First, it is important to understand what buffering is and why the nesting of controllers in Spatial creates multi-buffer memories. The animations on the right show what happens in a 3-stage pipelined controller where the first stage writes to memory and the last stage reads from that memory. If the memory is not buffered, the second iteration of the first controller will delete data that was not yet touched by the last stage. Even if the intermediate stages that do not access the memory are small or short stages, each one still requires its own buffer for the entire memory structure in order to protect data as it is passed along the pipeline.

Also note that the data in each buffer begins uninitialized, but after the controller finishes, data from “stale” iterations will remain in the SRAM unless explicitly cleared.

 
// "PREFETCH" always takes much longer than "COMPUTE", 
//   and there are no other stages in the parent
val s = SRAM[Int](3,32)
Foreach(N by 1){R => 
  'PREFETCH.Foreach(3 by 1){i => // Slow load
    load d(i::i+1, 0::32 par 16)
  } 
  'COMPUTE.Pipe{ // Fast compute
    m(0) = s(0,bar(0,R))}
    m(1) = s(1,bar(1,R))}
    m(2) = s(2,bar(2,R))}
  }                                 
}
 
// Mostly balanced except for a few neighborhoods
val sram = SRAM[Int](256,256)
Foreach(N by 1){R => 
  'LONGSTAGE1.Foreach(...){i => sram(R,i) = ...} // 200 cycs/iter
  if (cond(R)) 'LONGSTAGE2.Foreach(...){i => ...} // Unit pipe inserted (3 cycs/iter) + 200 cycs/iter
  reg := foo(R) // Unit Pipe inserted, 3 cycs/iter
  'LONGSTAGE3.Foreach(reg.value by 1){i => ...} // 200 cycs/iter
  reg := bar(R) // Unit Pipe inserted, 3 cycs/iter
  'LONGSTAGE4.Foreach(...){i => ... = sram(R,i)} // 200 cycs/iter
}
 
// Mostly balanced with reclaimed buffer space
val sram = SRAM[Int](256,256)
Foreach(N by 1){R => 
  'LONGSTAGE1.Foreach(...){i => sram(R,i) = ...} // 200 cycs/iter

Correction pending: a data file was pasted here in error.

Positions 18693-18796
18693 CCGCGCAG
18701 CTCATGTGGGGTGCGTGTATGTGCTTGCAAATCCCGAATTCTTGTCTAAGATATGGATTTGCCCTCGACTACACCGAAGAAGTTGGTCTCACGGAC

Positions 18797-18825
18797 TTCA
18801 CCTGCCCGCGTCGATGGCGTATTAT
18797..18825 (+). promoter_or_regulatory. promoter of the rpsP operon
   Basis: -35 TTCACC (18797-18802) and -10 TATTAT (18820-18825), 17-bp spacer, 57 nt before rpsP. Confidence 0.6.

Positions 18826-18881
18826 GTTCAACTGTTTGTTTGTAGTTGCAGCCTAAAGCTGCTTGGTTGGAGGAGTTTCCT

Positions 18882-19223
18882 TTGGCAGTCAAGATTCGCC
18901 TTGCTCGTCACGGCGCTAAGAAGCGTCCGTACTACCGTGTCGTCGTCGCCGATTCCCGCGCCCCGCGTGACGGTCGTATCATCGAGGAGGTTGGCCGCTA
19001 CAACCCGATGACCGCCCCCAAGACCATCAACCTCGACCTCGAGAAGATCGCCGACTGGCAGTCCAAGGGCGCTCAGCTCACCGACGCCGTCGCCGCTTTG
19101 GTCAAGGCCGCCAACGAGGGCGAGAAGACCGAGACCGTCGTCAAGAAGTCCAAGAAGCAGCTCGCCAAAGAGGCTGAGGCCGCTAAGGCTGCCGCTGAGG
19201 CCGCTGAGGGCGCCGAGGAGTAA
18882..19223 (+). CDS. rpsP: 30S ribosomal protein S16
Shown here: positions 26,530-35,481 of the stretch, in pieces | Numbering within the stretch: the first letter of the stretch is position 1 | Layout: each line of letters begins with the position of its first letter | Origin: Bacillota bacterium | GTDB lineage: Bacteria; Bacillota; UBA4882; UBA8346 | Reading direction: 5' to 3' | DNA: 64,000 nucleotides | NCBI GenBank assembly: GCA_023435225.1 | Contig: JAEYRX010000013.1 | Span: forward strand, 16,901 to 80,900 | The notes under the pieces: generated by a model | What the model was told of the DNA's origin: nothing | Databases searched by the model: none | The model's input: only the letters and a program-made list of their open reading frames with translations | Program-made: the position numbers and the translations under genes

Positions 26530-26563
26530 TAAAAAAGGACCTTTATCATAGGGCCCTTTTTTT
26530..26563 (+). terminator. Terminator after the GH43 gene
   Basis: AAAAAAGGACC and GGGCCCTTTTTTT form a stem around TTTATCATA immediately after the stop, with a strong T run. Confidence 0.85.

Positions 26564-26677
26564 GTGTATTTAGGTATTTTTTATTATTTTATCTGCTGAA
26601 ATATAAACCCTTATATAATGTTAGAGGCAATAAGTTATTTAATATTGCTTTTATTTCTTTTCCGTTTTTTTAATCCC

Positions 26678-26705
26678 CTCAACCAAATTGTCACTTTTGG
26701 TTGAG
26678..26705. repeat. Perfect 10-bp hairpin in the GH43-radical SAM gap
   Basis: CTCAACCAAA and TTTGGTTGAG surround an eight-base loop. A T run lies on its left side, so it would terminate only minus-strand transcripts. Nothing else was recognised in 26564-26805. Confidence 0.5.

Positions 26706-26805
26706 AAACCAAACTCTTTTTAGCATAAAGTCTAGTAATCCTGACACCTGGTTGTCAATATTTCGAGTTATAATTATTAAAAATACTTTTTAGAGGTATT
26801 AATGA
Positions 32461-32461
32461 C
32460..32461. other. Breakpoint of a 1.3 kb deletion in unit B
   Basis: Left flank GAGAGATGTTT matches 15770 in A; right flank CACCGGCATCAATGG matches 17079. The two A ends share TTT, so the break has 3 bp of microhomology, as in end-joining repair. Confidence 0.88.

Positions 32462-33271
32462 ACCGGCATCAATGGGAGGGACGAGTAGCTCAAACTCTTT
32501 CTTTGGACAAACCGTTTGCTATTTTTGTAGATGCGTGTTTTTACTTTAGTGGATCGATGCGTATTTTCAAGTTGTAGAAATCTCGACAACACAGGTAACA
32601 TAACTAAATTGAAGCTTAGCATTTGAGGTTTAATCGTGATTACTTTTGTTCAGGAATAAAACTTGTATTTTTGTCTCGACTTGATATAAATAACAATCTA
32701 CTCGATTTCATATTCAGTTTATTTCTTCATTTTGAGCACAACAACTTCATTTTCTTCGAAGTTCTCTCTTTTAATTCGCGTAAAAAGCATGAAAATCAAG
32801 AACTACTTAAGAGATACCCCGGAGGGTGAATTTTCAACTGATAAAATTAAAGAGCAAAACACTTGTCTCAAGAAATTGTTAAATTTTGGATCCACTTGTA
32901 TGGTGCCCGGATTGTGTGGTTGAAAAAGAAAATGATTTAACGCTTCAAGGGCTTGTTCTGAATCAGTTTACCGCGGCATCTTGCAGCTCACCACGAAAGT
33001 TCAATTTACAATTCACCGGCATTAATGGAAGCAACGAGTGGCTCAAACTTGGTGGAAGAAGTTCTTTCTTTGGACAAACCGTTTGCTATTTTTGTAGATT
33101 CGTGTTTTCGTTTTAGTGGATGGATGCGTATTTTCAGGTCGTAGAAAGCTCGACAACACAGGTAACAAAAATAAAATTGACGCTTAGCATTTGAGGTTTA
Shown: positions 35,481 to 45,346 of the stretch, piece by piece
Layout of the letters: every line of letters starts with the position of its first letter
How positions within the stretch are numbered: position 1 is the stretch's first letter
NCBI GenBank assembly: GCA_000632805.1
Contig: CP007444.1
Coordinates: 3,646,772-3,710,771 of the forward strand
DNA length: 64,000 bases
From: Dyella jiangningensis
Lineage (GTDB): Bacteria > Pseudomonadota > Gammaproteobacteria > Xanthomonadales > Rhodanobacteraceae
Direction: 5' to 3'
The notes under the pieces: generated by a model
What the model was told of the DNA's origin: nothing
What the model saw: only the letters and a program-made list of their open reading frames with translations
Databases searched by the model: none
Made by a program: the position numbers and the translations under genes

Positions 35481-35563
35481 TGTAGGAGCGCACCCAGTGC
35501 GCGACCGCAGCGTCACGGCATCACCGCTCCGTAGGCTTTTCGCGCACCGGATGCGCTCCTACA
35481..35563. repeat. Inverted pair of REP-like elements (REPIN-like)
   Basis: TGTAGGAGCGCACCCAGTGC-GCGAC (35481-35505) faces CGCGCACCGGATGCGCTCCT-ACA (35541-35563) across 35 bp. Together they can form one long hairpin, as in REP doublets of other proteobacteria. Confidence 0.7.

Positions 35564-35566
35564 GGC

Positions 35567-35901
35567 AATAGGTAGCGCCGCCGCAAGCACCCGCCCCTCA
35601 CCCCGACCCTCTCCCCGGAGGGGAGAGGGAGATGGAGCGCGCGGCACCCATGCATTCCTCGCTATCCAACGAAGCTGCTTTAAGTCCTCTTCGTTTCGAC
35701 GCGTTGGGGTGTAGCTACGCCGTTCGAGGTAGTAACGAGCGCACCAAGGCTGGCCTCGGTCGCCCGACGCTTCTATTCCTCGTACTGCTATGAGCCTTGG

'CONSOLIDATED1.Pipe{ // 3 + 200 cycs/iter
    if (cond(R)) 'LONGSTAGE2.Foreach(...){i => ...} // Unit pipe inserted (3 cycs/iter) + 200 cycs/iter
  }
  'CONSOLIDATED2.Pipe{ // 3 + 200 cycs/iter
    reg := foo(R) // Unit Pipe inserted, 3 cycs/iter
    'LONGSTAGE3.Foreach(reg.value by 1){i => ...} // 200 cycs/iter
  }
  'CONSOLIDATED3.Pipe{ // 3 + 200 cycs/iter
    reg := bar(R) // Unit Pipe inserted, 3 cycs/iter
    'LONGSTAGE4.Foreach(...){i => ... = sram(R,i)} // 200 cycs/iter
  }
}
 

The best way to resolve these is to rewrite the entire controller (potentially using meta-programming) and convert the parent controller into a fully-pipelined inner controller. In many cases, this will not be easy or possible. There is a “trick” you can do in these cases to minimize the inefficiency of these situations.

This snippet to the left is an example of an outer controller whose children stages are so imbalanced that there is no way, whether through parallelization or pipelining, to balance the stages. The compute stage will only run for a few cycles. The important thing to note is that these two stages are the only children of the controller.

In such a case, you should consider tagging the parent controller as Sequential.Foreach. You should consider if the algorithm can tolerate these extra cycles and where this sub-tree sits in the hierarchy (i.e.- the extra cycles from a sequential controller rather than a pipelined controller are multiplicatively accumulated up to the root), This change will save on area, since the memory s will not need to be double-buffered. Depending on the volume of the buffered memories, how wide the outer controller pipeline is (i.e.- buffer depth), and how much these extra cycles hurt performance (especially if this sub-tree is not a bottleneck), this “de-optimization” could be useful for reclaiming valuable resources.

The next snippet shows a case where you may have a wide parent controller with many children, and there are only certain neighborhoods where the pipeline is heavily imbalanced. Assume that we have used instrumentation to get the cycle counts displayed.

The parent controller in this case will have 7 children. 4 of these children are obvious from the source code (LONGSTAGEs 1 - 4). Two of them become clear with the information provided by previous tutorials that a controller can contain either 1) only primitives or 2) other controllers + transient primitives (those that do not take resources or latency such as bit slicing and register reads). The two register writes in this snippet contain whatever primitive nodes are in foo and bar, plus a register write is a node that takes resources and a cycle to complete. These will get wrapped in their own unit pipes by the compiler in order to abide by this rule. Finally, the 7th controller is generated by the if condition. Because we must perform some computation on R to get cond(R) (even if this is just == or !=), and this result must be resolved before we can decide to run LONGSTAGE2, the compiler will inject a unit pipe just before LONGSTAGE2. This unit pipe will do the primitive computations and write the result to an internally generated register. This register can be consumed as a primitive in the parent controller (since it is a transient node), and then used to mask the next controller.